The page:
[31 Days of Halloween 2017: COLD MOON opens today in Cleveland exclusively at Tower City Cinemas.]
Review by Bob Ignizio
The late writer Michael McDowell is best known these days, if at all, for co-writing the screenplay to BEETLEJUICE, which led to further film work in the nineties. But during the eighties, he cranked out a number of pulpy horror novels, including the then ubiquitous “Blackwater” series. Early in his career he wrote the novel ‘Cold Moon Over Babylon’, published as a paperback original in 1980. That novel has now been adapted into the film COLD MOON by director Griff Furst and his co-writer, Jack Snyder.
At first, COLD MOON plays like a fairly typical seventies gothic slasher movie, something along the lines of BLOOD AND LACE or THE TOWN THAT DREADED SUNDOWN, perhaps. That means unlike a FRIDAY THE 13TH eighties style slasher, there’s more emphasis on character, place, and subtext. We sense there will be a little more meat on its cinematic bones than just seeing how high a body count the killer can rack up, and what interesting forms the deaths might take.
The focus is initially on the Larkin family – matriarch Evelyn (Candy Clark and her two grandchildren, sixteen year old Margaret (Sara Catherine Bellamy) and Jerry (Chester Rushing), her older, more responsible brother). Things are already tough, with the family well behind on their mortgage. And then a mysterious masked man savagely murders Margaret.
As Sheriff Ted Hale goes about investigating the homicide, we are introduced to the rest of the major players: narcissistic rich kid Nathan Redfield (Josh Stewart) and his cartoonishly trashy girlfriend (also the Sheriff’s daughter) Belinda (Rachele Brooke Smith), Nathan’s hapless younger brother ((Robbie A. Kay) ) and mean-spirited, wheelchair-bound dad (Christopher Lloyd), and Margeret’s teacher (Marcus Lyle Brown), a possible suspect in her killing.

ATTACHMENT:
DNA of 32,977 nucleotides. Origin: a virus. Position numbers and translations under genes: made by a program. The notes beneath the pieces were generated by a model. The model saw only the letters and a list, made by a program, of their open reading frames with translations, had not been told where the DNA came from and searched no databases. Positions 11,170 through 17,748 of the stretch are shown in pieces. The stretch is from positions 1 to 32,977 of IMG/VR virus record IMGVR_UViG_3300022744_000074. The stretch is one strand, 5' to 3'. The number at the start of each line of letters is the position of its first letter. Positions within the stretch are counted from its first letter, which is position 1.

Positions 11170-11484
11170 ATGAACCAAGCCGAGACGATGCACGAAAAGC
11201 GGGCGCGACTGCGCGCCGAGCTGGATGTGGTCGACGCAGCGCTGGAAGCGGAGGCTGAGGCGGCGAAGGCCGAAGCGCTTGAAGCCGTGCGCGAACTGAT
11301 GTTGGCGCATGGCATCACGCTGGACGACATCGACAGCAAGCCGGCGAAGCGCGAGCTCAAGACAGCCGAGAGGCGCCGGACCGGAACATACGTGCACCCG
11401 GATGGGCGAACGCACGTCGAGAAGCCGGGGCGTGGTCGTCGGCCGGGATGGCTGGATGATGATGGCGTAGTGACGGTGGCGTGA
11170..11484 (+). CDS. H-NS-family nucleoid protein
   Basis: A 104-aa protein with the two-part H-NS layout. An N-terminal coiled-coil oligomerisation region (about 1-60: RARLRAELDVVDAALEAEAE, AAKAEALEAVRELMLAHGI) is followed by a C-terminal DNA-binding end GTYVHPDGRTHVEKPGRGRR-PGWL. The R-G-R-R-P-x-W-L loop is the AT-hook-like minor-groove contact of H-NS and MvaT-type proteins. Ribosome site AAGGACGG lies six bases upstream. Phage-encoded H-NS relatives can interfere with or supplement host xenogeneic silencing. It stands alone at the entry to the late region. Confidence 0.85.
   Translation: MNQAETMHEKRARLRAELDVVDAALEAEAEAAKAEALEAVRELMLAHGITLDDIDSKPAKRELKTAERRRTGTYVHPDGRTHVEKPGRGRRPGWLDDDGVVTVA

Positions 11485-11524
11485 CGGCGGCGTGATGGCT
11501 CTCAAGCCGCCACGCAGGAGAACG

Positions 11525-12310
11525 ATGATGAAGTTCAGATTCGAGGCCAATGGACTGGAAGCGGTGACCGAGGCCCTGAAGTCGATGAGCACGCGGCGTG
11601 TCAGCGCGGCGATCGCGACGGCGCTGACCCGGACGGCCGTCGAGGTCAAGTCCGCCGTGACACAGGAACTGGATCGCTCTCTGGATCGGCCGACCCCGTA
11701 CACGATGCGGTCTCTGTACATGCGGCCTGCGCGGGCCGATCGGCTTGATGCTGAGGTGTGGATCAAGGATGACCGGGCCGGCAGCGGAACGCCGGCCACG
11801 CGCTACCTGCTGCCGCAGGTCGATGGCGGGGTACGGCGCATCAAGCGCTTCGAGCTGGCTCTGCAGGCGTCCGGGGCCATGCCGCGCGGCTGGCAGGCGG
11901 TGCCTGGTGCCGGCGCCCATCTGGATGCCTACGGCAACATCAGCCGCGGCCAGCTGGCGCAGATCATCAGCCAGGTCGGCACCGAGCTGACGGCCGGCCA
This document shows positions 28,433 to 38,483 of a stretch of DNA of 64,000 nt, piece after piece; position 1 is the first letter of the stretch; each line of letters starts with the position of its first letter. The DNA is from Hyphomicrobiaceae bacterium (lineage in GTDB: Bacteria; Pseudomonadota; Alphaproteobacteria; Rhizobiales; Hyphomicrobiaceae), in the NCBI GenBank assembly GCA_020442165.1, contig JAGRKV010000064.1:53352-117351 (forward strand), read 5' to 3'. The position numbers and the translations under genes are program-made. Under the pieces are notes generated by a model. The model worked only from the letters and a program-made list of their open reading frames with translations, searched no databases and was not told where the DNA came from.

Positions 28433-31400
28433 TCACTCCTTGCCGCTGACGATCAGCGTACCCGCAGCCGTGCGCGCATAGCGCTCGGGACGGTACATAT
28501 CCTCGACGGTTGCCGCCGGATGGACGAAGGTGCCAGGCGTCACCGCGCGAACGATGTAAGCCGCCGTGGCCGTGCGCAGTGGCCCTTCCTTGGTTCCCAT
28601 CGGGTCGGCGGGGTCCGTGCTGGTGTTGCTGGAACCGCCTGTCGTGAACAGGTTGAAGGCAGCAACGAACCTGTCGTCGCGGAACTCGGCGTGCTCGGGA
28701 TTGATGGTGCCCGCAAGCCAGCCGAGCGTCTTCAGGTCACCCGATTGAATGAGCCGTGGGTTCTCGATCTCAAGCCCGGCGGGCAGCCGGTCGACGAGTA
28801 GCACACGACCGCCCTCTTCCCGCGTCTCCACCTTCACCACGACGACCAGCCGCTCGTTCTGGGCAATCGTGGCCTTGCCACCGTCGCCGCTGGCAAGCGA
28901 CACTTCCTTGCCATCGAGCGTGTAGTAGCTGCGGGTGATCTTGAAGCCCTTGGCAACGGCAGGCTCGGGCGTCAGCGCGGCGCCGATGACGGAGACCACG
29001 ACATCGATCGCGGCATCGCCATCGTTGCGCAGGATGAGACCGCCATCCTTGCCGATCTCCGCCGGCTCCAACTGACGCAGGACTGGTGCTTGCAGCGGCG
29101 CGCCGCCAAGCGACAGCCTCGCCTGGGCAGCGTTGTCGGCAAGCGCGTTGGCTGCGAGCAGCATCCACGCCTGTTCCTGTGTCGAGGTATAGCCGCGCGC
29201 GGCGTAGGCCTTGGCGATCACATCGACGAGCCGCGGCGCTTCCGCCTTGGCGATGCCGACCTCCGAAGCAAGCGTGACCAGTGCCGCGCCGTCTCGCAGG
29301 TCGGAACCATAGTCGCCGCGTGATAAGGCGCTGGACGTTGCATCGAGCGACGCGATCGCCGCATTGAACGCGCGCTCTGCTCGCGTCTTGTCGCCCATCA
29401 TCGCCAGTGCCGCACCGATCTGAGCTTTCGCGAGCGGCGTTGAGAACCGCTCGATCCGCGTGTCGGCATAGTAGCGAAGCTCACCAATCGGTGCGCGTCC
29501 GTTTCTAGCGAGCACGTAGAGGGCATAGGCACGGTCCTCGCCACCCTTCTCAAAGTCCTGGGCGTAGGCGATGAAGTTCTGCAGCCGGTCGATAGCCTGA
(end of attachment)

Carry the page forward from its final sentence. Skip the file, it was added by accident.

And then, about 30 minutes in, the film takes a shocking turn. Not only do we find out that who we thought would be the main characters aren’t, we move from slasher to supernatural revenge flick. Of the plot, I can say no more without spoiling the fun.
And while COLD MOON may not be a perfect film, it is fun. Director Furst doesn’t have a whole lot of visual flair, but he delivers solid meat and potatoes filmmaking here. The cast is good, although the aforementioned campy portrayal of Belinda by Rachele Brooke Smith doesn’t quite fit the tone. There are also some cheap looking CGI effects that make one wish this had been made during the seventies or eighties, but nothing so bad as to ruin the movie. Okay, maybe the cameo by the Beetlejuice-headed snake in one scene comes close.
Nonetheless, COLD MOON turns out to be a mostly satisfying affair. It feels contemporary enough that modern audiences should be okay with it, but I imagine fans of drive-in era horror will appreciate it more. 3 out of 4 stars.